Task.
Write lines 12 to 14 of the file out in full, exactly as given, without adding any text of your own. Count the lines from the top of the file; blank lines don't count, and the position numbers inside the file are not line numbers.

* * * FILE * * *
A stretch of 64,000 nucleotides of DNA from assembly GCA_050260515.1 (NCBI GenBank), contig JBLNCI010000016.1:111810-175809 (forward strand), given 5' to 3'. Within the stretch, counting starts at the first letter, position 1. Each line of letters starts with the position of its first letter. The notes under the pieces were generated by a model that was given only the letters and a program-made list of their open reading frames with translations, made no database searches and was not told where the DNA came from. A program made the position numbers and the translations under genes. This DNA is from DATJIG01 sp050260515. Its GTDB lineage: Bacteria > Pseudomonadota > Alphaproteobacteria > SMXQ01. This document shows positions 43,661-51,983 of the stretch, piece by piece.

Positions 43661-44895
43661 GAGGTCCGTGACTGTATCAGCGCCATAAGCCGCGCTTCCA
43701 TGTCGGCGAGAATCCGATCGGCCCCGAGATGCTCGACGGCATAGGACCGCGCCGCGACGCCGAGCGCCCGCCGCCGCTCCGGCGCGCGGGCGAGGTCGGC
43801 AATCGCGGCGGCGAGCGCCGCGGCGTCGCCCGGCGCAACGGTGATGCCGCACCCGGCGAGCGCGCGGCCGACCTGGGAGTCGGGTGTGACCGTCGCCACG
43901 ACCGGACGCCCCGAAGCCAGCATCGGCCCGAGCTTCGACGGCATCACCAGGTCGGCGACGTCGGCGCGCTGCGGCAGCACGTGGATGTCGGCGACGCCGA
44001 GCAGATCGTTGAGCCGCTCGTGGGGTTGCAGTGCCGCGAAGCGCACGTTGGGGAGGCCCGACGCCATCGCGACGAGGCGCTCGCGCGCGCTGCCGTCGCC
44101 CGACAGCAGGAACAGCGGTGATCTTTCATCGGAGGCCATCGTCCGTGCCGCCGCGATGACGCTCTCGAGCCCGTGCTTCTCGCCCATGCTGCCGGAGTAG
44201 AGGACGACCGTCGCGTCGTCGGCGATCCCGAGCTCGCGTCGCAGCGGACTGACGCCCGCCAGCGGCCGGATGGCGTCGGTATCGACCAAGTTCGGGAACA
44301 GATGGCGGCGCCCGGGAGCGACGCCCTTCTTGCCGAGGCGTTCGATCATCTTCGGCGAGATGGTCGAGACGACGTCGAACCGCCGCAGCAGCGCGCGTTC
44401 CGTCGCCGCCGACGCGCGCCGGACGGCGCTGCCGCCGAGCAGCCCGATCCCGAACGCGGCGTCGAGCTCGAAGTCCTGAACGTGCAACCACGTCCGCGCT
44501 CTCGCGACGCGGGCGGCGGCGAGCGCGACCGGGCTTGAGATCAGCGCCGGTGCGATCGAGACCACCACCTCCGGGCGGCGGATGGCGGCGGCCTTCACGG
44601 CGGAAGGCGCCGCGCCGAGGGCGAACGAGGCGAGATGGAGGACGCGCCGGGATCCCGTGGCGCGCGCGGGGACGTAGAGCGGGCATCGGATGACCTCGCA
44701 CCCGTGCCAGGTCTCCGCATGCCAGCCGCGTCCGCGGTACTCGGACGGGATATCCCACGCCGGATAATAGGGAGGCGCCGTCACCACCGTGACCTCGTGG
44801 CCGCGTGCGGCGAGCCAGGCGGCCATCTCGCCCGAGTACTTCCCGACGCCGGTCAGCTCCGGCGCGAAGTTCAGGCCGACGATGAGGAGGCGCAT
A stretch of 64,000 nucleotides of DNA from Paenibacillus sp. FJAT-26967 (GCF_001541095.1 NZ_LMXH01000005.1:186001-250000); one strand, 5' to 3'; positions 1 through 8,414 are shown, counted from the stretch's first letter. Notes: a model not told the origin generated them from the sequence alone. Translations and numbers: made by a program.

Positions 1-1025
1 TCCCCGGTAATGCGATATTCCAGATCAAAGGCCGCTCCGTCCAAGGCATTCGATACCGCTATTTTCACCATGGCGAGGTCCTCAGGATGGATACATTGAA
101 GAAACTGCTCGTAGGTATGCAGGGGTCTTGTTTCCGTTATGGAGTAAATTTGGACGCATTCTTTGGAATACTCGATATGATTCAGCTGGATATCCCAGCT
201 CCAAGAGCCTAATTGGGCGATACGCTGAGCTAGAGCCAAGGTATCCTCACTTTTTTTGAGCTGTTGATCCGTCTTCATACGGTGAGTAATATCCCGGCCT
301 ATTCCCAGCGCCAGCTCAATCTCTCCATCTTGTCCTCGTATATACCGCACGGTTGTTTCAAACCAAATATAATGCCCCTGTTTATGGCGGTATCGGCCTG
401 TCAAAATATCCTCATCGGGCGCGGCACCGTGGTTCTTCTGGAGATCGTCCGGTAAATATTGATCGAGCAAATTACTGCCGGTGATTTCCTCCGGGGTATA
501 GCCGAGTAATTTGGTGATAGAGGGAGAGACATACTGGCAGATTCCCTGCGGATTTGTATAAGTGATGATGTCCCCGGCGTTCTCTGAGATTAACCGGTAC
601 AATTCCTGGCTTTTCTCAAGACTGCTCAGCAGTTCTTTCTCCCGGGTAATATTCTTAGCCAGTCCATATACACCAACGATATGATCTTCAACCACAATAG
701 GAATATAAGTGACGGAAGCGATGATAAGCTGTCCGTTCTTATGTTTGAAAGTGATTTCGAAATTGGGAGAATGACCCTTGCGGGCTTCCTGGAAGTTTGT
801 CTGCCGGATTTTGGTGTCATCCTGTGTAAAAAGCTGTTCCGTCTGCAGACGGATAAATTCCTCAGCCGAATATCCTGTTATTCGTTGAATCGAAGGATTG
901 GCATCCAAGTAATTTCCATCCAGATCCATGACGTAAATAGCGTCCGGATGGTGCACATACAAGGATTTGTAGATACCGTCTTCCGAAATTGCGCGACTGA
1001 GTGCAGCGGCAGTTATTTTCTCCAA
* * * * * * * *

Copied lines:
44501 CTCGCGACGCGGGCGGCGGCGAGCGCGACCGGGCTTGAGATCAGCGCCGGTGCGATCGAGACCACCACCTCCGGGCGGCGGATGGCGGCGGCCTTCACGG
44601 CGGAAGGCGCCGCGCCGAGGGCGAACGAGGCGAGATGGAGGACGCGCCGGGATCCCGTGGCGCGCGCGGGGACGTAGAGCGGGCATCGGATGACCTCGCA
44701 CCCGTGCCAGGTCTCCGCATGCCAGCCGCGTCCGCGGTACTCGGACGGGATATCCCACGCCGGATAATAGGGAGGCGCCGTCACCACCGTGACCTCGTGG